The Earl revealed that writer, comedian and actor Steve Coogan had optioned one of his books, To Catch A King: Charles II's Great Escape and that the two had a phone conversation during lockdown at the start of the pandemic.
Charles explained: "So I was having this hour-long chat with Steve Coogan, he's a very interesting man as you would expect, and very bright.
"And at the end, I assume he thinks such a sort of inbred toff that I'm not like normal people, at the end he said, 'By the way I've been on television a bit myself' and I thought this is crazy, I'm such an Alan Partridge fan that if he gave me one line from any episode I could do the next scene.
"He obviously just thought I come from a different world but that's not true and I thought it was hilarious really."
"That is so funny," his interviewer agreed. Charles has showcased the light-hearted side of his personality over the last few weeks on his new podcast, Rabbit Hole Detectives, which he hosts alongside the Reverend Richard Coles and historian Dr Cat Jarman.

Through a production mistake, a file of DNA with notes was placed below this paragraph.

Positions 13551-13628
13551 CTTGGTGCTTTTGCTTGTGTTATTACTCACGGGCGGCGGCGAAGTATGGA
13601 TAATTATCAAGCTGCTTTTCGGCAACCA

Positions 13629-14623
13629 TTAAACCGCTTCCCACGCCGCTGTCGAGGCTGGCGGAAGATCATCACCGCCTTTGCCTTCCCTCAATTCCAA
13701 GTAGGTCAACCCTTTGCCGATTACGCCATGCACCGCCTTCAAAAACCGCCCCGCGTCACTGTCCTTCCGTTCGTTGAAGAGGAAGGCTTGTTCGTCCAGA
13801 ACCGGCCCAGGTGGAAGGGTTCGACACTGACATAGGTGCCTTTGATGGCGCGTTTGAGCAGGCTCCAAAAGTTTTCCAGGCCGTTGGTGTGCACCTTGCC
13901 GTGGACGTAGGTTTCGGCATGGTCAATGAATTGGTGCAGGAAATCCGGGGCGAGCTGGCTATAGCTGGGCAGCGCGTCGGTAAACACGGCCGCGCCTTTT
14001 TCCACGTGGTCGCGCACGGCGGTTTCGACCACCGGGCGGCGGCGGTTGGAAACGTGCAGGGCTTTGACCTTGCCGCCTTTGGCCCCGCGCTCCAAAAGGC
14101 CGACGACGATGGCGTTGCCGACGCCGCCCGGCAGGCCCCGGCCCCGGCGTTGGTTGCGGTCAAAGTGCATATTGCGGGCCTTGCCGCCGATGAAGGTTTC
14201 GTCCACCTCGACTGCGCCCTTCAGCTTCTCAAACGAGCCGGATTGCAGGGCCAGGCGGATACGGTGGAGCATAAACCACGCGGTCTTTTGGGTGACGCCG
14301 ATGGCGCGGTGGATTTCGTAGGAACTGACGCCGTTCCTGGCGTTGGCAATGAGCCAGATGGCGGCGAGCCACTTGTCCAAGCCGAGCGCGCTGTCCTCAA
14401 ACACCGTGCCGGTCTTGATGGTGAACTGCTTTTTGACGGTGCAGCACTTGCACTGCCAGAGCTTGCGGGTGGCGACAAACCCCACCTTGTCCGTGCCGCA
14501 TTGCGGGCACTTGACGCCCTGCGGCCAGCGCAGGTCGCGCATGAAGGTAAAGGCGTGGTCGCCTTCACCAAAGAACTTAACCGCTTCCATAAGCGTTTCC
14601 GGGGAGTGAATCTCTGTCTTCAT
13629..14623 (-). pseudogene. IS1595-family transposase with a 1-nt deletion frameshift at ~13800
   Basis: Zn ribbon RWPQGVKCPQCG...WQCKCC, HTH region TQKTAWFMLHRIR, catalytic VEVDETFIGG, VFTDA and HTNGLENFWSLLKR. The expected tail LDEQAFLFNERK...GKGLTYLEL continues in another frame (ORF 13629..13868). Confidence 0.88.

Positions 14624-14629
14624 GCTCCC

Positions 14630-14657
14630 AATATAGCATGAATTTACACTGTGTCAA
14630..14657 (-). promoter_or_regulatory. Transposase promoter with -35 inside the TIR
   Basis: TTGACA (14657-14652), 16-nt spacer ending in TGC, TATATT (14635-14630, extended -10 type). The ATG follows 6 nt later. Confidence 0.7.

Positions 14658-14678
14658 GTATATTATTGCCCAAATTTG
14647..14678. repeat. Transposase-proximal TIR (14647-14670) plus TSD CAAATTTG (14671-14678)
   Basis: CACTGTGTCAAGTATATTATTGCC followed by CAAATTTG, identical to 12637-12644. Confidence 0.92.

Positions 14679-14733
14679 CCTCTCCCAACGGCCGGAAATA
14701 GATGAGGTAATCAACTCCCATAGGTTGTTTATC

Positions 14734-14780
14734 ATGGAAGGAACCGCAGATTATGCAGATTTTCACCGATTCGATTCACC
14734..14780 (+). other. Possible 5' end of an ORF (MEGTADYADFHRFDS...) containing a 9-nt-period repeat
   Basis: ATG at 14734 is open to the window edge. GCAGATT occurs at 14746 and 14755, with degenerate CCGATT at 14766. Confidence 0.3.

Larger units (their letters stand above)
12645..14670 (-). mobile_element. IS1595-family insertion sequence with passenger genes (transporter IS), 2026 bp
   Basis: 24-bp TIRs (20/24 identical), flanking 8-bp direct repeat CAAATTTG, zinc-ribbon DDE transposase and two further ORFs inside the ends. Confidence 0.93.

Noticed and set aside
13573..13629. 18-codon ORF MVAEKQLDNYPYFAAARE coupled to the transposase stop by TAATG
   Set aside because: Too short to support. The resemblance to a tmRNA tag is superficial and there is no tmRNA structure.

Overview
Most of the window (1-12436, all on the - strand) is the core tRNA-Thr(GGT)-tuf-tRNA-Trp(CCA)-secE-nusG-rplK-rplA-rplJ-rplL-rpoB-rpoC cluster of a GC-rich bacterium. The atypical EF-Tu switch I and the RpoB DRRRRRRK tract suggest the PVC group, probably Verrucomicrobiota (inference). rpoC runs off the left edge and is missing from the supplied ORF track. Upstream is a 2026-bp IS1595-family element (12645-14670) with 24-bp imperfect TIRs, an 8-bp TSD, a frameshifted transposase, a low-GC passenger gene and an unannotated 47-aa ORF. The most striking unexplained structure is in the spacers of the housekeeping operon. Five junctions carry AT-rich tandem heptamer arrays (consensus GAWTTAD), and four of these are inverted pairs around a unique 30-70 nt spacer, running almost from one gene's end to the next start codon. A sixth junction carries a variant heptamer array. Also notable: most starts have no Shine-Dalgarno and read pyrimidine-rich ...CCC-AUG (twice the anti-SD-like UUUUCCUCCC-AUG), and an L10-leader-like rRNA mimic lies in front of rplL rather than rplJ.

On a recent episode, the father-of-seven opened up about a surprising aspect of his childhood. Like his nephews, Prince William and Prince Harry, the Earl attended Eton College.
While he was there, however, there was a rule in place that he admits in retrospect was "bizarre". In a brief aside on his show, the historian and author said: "When I was at Eton, we still had a pub we were allowed to go to, we were allowed two pints a day".
"From what age?" asked Cat, as Richard joked: "Eight". "From about 16," Charles replied, going on to say: "Bizarre to think of that now… We all worked out that two pints of Pils was a lot stronger, would go very long way, so you'd have that about 11.30 and the rest of the day just swum past you".
Alongside Diana and his other older sisters Sarah and Jane, Charles grew up at Althorp, the Spencer family estate, from 1975, when their grandfather died and their father John became Earl Spencer.
Charles is now custodian of the property, and along with his wife Karen, is embarking on some ambitious renovation projects.
Karen sends a weekly newsletter to fans of the estate, and the latest installment has revealed that there will be a lot of digging to be done as the ponds on site get fully restored.
"So much going on here, hard to know where to start!" the newsletter began, before Karen got stuck into explaining the plans.
She declared: "I can't wait till these are all cleaned up. They will be MUCH deeper than they are now once all the decades and decades of sediment are cleaned out. Probably 8-10 feet of it in each pond."
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